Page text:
Gregory Maguire’s novel famously describes Elphaba (The Wicked Witch of the West) as well other characters in graphic sexual situations and even includes one scene where zoophilia (beastiality) occurs between a human and an Animal (Maguire capitalizes the first letters of Animals such as Tigers to depict which ones had speaking capabilities).

Failing to look into, or understand the true meaning of  the sexual education and maturation of the characters of the novel (there were some obvious consequences to many of their actions), parents stormed in a frenzy to have my beloved English teacher reprimanded. At the time all this was going on, I was also dealing with the Mr. M incident and was in and out of the principal’s office regularly being forced to discuss the bullying I had been subjected to prior the overnight trip that destroyed my fortified trust in my former role model.

Scared of the consequences of outing Mr. M as a pedophile (both his and mine), I regularly turned the conversation to the Wicked controversy. Since all my classes and extra-curricular activities were interwoven with the same students, this was easy to do and somehow allowed me to compartmentalize the situation. Wicked became my escape from my reality, and Oz was a world that, although littered with suppression as well as human and Animal rights violations, it wasn’t my world and allowed me to focus on something else that wasn’t my problem.

Mrs. Pargas, ( the principal at Belen High School) told me “I just think it’s ridiculous and unwarranted” referring to Mrs. Mayse’s choice of literature. Mrs. Pargas once held Mrs. Mayse’s position before her promotion. “I mean, I hold another degree in psychology and I can tell you that I just don’t agree with this choice.” She also went on to complain that her promotion put her in a new tax bracket and in reality now made less than what she had as an AP English teacher. I should remind you that this was the person who refused to let me speak a couple years later about Mr. M’s private confession to sleeping with young, male students, among other things that I really wished to open up about.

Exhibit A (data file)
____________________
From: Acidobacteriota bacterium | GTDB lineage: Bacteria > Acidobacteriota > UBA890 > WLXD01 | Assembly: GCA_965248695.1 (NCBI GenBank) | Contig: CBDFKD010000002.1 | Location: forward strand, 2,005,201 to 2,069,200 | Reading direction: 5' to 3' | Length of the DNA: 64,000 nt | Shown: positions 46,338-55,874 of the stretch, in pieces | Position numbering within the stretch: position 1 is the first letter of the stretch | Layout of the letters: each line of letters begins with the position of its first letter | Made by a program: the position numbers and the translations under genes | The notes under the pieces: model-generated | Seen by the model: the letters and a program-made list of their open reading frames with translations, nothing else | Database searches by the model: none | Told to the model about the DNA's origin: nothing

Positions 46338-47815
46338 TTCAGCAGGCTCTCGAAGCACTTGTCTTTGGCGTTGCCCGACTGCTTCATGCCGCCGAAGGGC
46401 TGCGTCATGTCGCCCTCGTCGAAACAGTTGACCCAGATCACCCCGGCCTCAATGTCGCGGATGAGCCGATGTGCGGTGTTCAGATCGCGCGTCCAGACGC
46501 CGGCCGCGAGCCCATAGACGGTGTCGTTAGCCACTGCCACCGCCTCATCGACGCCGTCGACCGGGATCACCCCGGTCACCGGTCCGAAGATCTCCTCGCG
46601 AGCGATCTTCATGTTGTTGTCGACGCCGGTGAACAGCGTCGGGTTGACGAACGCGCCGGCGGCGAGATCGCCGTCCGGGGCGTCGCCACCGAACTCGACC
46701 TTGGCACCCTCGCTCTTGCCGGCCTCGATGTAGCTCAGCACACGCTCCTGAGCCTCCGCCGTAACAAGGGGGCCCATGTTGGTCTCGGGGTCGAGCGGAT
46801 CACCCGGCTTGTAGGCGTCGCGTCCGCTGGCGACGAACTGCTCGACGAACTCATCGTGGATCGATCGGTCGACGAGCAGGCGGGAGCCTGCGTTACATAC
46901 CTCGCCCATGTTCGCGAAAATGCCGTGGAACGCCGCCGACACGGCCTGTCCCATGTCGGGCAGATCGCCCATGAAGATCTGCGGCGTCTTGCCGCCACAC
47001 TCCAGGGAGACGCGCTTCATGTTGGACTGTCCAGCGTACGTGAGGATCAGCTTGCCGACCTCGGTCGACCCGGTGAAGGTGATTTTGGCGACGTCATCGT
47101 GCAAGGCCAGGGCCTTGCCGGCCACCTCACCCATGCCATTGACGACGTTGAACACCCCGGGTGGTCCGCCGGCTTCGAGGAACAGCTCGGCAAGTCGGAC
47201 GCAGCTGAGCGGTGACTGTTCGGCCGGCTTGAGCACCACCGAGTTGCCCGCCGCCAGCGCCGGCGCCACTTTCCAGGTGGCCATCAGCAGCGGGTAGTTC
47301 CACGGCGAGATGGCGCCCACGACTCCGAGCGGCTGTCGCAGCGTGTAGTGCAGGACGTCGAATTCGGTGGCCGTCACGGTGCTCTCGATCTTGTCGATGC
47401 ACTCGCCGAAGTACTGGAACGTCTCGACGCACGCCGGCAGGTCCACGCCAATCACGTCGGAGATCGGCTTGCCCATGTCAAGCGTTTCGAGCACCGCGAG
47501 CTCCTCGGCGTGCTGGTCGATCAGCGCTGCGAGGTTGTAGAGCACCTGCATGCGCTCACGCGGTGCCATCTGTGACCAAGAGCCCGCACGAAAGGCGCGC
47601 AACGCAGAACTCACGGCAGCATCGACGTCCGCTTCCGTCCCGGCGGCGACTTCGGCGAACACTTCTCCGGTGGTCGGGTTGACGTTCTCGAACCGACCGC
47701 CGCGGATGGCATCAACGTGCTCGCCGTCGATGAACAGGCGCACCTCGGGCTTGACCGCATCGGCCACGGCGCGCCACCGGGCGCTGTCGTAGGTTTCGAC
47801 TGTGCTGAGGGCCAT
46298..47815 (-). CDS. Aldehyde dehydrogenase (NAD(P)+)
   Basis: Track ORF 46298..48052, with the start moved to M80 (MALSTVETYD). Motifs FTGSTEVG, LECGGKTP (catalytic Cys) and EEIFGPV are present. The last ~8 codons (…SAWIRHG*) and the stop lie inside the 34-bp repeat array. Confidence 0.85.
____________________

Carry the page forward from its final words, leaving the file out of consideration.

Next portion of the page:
Immediately following another pointless meeting with my school administrator, and after all our final Wicked assignments were turned in, I stopped in to find Mrs. Mayse in her class as bubbly as ever. During the whole debacle, I always made sure she knew she had my support, not just as a student, but as a truly curious mind who was on his own little quest for knowledge.

“Guess what!?” Mrs. Mayse nearly flew out of her seat when I walked in.

“What?” I welcomed the burst of enthusiasm like a Lexaprotein smoothie.

“Well, it turns out that Gregory Maguire heard about the difficulty I had in this… community with his book and wrote me a letter of encouragement and support for teaching his material.” She was truly beaming at the unexpected consequence of her action, and I, for the first time felt like that little piece of paper she was sent somehow validated my entire education until that point. I realized, thanks to Mrs. Mayse, that although the road isn’t easy and sometimes totals your vehicle completely, you sometimes get something better in the end. For Mrs. Mayse it was the approval of one of her favorite authors, for me, it was another role model who couldn’t have known just how much she actually helped me through my final year of high school.

For the record, I was only one of 3 people to pass the AP Literature exam at the end of the year from Belen High School. I took both Mrs. Good’s and Mrs. Mayse’s literary suggestions, challenged myself, and thought outside the box. One of the writing prompts suggested Kate Chopin’s The Awakening a novel which Mrs. Pargas brought up in one of our sessions as a heavy piece of literature that she dared not add to her curriculum for fear of parental backlash.